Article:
The new Michelin Anakee 2: At last, an adventure tyre that delivers both longevity and wet grip.
Innovation requires finding solutions in areas that make conflicting, seemingly irreconcilable demands on product performance. In a tyre, it’s all about maintaining balance. In theory, improving performance in one area means making sacrifices in another. Refusing to accept that premise, Michelin develops technologies that make it possible to simultaneously improve performance in different areas. That’s the price of progress, which is meaningful only if advances are made across the board. And that’s what Michelin has achieved with the Anakee 2, a new tyre for the market’s top-performing adventure touring bikes.
The Michelin Anakee 2 improves performance in two areas that no other adventure tyre has been able to reconcile – enhanced longevity and superior grip on wet roads. This balance was achieved thanks to the Michelin Group’s unique strategy of transferring racing tyre solutions to road tyres.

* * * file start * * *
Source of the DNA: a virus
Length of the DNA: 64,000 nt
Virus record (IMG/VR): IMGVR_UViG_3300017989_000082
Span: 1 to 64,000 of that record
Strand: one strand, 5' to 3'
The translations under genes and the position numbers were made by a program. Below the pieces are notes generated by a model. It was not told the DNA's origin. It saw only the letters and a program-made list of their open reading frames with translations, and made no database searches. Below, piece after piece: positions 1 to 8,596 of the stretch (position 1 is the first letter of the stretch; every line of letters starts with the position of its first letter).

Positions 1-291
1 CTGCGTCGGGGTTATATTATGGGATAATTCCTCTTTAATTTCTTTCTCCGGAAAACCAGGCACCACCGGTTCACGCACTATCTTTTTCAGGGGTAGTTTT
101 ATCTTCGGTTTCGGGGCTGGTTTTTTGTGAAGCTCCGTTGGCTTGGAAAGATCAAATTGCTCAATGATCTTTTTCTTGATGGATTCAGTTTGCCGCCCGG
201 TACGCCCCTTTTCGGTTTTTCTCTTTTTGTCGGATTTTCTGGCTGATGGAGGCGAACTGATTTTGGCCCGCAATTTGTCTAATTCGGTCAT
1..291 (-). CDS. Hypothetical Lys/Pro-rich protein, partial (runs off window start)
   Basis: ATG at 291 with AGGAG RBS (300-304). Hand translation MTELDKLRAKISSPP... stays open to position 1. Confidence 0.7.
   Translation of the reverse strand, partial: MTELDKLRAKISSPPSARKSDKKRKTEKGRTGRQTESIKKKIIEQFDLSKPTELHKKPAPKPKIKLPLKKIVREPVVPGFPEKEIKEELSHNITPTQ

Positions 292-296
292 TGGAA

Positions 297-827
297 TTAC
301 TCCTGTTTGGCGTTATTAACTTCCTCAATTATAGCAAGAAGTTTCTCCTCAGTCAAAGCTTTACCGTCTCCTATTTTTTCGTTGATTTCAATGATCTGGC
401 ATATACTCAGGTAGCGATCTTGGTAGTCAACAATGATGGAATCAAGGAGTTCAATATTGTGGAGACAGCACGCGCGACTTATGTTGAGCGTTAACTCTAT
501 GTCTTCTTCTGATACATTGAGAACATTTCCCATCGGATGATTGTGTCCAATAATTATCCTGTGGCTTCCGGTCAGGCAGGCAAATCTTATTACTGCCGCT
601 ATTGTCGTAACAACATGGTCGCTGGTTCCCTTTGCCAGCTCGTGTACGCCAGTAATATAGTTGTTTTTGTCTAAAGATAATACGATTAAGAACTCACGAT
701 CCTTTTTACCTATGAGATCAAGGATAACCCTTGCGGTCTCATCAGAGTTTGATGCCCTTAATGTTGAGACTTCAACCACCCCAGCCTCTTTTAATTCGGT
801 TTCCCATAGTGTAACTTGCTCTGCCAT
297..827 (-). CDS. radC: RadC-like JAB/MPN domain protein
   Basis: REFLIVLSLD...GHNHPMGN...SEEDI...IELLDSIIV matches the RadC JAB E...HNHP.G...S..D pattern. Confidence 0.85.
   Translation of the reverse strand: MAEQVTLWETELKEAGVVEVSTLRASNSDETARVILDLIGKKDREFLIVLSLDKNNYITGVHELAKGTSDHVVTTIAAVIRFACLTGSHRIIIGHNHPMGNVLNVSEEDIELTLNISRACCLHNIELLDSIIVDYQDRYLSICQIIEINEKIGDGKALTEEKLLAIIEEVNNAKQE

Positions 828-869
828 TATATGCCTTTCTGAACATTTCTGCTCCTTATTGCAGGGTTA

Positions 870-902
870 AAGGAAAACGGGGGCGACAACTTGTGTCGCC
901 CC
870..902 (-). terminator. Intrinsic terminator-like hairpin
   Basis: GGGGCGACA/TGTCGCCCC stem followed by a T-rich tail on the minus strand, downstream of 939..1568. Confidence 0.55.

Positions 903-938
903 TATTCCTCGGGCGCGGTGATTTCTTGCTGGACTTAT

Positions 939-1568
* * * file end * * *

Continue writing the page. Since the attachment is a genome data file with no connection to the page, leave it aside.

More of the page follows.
The goal of the new Michelin Anakee 2 is to enable safe driving on wet roads thanks to outstanding grip while delivering a level of wear-resistance that extends tyre life.
The results speak for themselves—the new Michelin Anakee 2 delivers at least 29% more total mileage than the other tyres tested. This additional mileage was obtained without affecting the other fundamental performance qualities that Michelin requires of its tyres. One of these is safety, since the Michelin Anakee 2 provides the same level of grip as its competitors in situations were adherence is reduced – such as on wet surfaces.
The Michelin Anakee 2’s longer tread life creates two distinct benefits. The first is for the individual. Michelin’s new tyre generates savings for users, who will be able to ride 29% further before changing their tyres than they would on either of the two competitors’ tyres.
The second benefit is for society as a whole. A tyre that lasts longer has a positive impact on raw material consumption. In other words, if, to achieve a given mileage, fewer tyres are manufactured then fewer end-of-life tyres must be disposed of as scrap.